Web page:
Namibian business chief asks for preferential procurement

2 November 2010
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2 November 2010 | Nick Martindale

The chief executive of the Namibia Chamber of Commerce and Industry has called on the government to introduce a system of preferential procurement to support local industries.

In an interview with SM, Tarah Shaanika said the development of local suppliers was being held back by the tendency of the government to award contracts to foreign companies offering the lowest prices, even if this meant products were imported from South Africa or other countries.

“Companies come here with cheap products and convince the government to buy from them but their mission is to kill local industries,” he said. “Once the local industry is dead they up their prices.”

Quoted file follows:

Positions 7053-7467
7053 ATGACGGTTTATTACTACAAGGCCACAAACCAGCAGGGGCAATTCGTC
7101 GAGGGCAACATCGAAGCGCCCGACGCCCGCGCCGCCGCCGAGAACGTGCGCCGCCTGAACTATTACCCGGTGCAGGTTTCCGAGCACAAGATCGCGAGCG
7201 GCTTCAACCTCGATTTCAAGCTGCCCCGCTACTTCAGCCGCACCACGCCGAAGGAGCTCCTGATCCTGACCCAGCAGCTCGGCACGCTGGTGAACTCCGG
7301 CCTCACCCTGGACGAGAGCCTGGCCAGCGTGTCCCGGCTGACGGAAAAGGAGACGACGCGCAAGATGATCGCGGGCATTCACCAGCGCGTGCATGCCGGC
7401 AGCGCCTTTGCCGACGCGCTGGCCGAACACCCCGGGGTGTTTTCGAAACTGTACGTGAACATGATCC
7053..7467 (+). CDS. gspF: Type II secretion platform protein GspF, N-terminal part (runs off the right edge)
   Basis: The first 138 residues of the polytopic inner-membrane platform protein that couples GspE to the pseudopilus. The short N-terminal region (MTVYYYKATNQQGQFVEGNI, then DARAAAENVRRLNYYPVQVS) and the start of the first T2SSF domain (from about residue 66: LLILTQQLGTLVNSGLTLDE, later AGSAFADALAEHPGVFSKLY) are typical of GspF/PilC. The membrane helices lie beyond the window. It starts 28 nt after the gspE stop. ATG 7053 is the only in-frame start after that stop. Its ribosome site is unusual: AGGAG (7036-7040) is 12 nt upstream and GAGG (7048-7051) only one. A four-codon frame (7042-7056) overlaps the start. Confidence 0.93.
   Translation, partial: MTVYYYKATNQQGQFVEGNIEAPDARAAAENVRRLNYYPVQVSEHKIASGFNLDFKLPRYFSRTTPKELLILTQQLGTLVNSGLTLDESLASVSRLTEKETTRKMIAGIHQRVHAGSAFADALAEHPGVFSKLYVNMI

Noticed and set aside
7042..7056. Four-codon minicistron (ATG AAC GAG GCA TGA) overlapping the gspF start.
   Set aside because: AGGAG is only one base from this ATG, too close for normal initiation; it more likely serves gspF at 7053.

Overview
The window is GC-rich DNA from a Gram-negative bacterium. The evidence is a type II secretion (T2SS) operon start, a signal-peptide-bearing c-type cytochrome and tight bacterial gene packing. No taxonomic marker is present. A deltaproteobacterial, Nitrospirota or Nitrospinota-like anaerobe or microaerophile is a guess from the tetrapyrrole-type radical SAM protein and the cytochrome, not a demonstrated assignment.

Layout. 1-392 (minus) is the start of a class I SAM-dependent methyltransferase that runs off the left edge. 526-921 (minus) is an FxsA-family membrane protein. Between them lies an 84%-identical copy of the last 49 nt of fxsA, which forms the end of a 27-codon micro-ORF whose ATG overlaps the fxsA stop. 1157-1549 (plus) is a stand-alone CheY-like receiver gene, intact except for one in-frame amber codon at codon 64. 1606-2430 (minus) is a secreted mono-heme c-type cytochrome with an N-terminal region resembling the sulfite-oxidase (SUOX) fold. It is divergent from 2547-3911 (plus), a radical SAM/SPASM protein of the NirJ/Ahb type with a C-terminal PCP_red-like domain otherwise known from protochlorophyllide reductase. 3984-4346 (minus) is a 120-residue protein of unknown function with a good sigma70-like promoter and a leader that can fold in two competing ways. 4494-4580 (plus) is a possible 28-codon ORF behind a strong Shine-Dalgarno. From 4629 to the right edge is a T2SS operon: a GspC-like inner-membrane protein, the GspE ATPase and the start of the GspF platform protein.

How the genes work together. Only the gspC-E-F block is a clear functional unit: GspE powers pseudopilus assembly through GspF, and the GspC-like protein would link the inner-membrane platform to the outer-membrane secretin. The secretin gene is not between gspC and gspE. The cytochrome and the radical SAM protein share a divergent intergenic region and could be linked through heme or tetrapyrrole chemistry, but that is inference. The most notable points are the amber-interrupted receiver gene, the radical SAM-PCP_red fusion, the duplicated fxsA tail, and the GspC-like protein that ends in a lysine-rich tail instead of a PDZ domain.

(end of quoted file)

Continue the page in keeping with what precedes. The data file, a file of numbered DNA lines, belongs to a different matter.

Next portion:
Agricultural commodities, IT services and clothing, such as army uniforms, could all be produced locally if the government backed Namibian industries, he added.

“It might be a little bit more expensive to use local suppliers but if you look at the economic impact on jobs and investment the advantages are huge,” he said.

Shaanika also called for more assistance to be given to black-owned businesses, along similar lines to the broad-based black economic empowerment system that operates in South Africa.

“There must be legislation to give blacks preferential treatment for a period of time until they can compete favourably with their white compatriots,” he said.

A spokesperson for the Namibian government declined to comment.

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